Studies have found that HIV-positive people are at heightened risk for cardiovascular disease—heart attack, stroke and other complications. The reasons for this heightened risk are not clear, but here are some possibilities:
- HIV infection causes the release of chemical signals that trigger inflammation and ultimately weaken blood vessels and may accelerate cardiovascular disease (CVD).
- Surveys have found that there are high rates of tobacco smoking among some HIV-positive people.
- Problems associated with sudden cardiac death (SCD) may be relatively common among HIV-positive people, including pulmonary hypertension, an enlarged heart and abnormal electrical activity in the heart.
The risk for many CVD-related issues appears or grows worse as people age. So, as HIV-positive people live longer because of the effects of potent combination therapy for HIV (commonly called ART or HAART) heart problems may become more of a concern.
Researchers at San Francisco General Hospital reviewed the medical records of nearly 3,000 patients with HIV, searching for cases of SCD. Among 230 deaths that occurred between the years 2000 and 2009, 13% of deaths were caused by SCD. People who died from SCD, compared to other causes, were more likely to have a history of heart problems.
The research team reviewed medical records of 2,860 HIV-positive patients from San Francisco General Hospital. All were adults and were enrolled in the study between April 2000 and August 2009.
Researchers reviewed medical records and death certificates. Deaths that occurred “in a hospice or due to overdose, violence, suicide, a cancer or opportunistic infections were excluded” from analysis for SCD, according to the researchers. After these exclusions, there were 230 deaths to analyse.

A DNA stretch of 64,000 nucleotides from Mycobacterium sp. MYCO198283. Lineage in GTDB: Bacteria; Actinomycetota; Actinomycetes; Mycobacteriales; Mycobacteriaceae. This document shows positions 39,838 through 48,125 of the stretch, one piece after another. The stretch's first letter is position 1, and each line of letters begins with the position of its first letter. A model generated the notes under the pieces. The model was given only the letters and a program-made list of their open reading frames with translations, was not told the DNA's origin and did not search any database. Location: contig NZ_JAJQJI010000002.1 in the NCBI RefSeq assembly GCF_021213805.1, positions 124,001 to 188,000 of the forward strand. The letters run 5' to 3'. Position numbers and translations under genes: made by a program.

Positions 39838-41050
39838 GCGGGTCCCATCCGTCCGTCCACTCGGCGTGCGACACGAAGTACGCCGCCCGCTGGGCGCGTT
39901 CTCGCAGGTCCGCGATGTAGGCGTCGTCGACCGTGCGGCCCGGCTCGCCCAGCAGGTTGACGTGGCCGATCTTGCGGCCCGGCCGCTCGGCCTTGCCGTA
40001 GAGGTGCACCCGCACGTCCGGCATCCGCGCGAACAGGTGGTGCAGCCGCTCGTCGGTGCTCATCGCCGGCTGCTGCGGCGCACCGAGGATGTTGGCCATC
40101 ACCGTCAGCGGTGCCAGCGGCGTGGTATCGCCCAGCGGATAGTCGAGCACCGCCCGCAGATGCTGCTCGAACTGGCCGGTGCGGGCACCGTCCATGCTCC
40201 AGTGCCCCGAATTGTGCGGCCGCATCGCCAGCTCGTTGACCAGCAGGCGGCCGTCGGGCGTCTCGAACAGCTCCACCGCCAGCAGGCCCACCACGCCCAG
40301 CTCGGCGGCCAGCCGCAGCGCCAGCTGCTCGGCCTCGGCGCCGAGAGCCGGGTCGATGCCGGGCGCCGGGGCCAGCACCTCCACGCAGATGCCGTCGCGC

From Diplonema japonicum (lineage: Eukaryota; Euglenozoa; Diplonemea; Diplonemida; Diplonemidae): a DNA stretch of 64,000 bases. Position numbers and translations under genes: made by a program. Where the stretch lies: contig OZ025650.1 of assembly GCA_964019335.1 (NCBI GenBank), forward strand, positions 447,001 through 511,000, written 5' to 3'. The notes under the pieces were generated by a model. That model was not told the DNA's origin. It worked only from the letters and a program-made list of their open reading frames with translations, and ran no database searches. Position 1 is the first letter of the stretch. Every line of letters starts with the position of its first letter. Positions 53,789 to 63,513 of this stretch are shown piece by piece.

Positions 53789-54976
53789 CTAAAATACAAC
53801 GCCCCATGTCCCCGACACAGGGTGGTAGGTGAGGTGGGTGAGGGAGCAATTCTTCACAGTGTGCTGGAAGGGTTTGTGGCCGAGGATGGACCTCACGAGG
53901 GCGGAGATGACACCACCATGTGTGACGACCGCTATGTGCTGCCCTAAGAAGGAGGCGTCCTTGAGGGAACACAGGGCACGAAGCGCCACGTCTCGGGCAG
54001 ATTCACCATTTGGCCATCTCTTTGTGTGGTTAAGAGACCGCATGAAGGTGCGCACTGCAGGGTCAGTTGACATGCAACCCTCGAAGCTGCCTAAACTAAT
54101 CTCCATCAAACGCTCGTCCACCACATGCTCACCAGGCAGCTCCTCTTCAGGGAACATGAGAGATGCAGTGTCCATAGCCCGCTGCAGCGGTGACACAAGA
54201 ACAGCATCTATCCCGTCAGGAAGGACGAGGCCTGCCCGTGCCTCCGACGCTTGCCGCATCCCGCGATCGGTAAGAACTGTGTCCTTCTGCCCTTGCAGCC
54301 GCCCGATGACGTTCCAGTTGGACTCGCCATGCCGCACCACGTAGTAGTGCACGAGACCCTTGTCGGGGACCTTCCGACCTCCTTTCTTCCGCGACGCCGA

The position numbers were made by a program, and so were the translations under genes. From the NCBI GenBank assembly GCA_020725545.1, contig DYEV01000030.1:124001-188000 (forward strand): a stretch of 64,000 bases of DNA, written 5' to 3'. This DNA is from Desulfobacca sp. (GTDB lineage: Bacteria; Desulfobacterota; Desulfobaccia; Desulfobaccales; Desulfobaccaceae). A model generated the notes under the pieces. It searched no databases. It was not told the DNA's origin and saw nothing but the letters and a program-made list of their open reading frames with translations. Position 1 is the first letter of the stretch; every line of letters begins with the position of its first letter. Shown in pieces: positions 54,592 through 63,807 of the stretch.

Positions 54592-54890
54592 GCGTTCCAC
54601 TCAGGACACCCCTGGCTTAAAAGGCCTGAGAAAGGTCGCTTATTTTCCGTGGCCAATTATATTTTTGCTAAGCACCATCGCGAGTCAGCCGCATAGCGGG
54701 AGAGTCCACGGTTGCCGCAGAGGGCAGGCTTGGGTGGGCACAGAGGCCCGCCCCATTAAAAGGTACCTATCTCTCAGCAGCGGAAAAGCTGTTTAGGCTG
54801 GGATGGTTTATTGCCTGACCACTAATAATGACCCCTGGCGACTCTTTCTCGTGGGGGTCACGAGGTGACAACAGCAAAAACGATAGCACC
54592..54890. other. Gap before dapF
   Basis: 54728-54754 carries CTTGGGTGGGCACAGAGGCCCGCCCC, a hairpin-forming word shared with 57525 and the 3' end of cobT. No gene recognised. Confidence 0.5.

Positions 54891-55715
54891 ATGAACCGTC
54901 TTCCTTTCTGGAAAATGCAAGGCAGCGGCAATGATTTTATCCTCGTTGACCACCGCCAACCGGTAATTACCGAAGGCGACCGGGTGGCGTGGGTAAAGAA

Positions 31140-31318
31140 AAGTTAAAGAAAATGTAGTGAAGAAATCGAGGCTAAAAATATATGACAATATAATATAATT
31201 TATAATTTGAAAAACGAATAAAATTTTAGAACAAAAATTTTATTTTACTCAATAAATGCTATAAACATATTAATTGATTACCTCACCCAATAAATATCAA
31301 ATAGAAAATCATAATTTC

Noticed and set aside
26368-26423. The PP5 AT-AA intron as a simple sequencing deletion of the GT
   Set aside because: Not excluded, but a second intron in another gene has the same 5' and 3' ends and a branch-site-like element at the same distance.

The average profile of participants was as follows:
- 87% men, 13% women
- age – 39 years
- CD4+ count – 353 cells
- viral load – 13,000 copies/ml
- 21% of participants had undetectable viral load in their blood
On average, they were monitored by the hospital for four years.
Out of a total of 230 deaths, 35 were heart related, of which 30 were caused by SCD.
Other causes of death among patients who died during the study were as follows:
- AIDS-related infections and cancers – 57%
- other natural causes of death (lumped into this category were deaths due to non-AIDS cancers, liver disease and blood poisoning from bacterial infections) – 11%
- overdoses, suicides, unknown causes – 19%
- sudden cardiac death – 13%
Focus on SCD
During the course of the study, the proportion of deaths due to SCD did not increase. However, by 2003 researchers noticed that SCD “was often the leading cause of non-AIDS natural deaths.”
The researchers found that “more than half of [participants] had histories of tobacco, alcohol or drug use.” All of these could have contributed to poor overall health.
At their last clinic visit before dying, 33% of participants who subsequently died from SCD reported the following symptoms:
- chest pain
- shortness of breath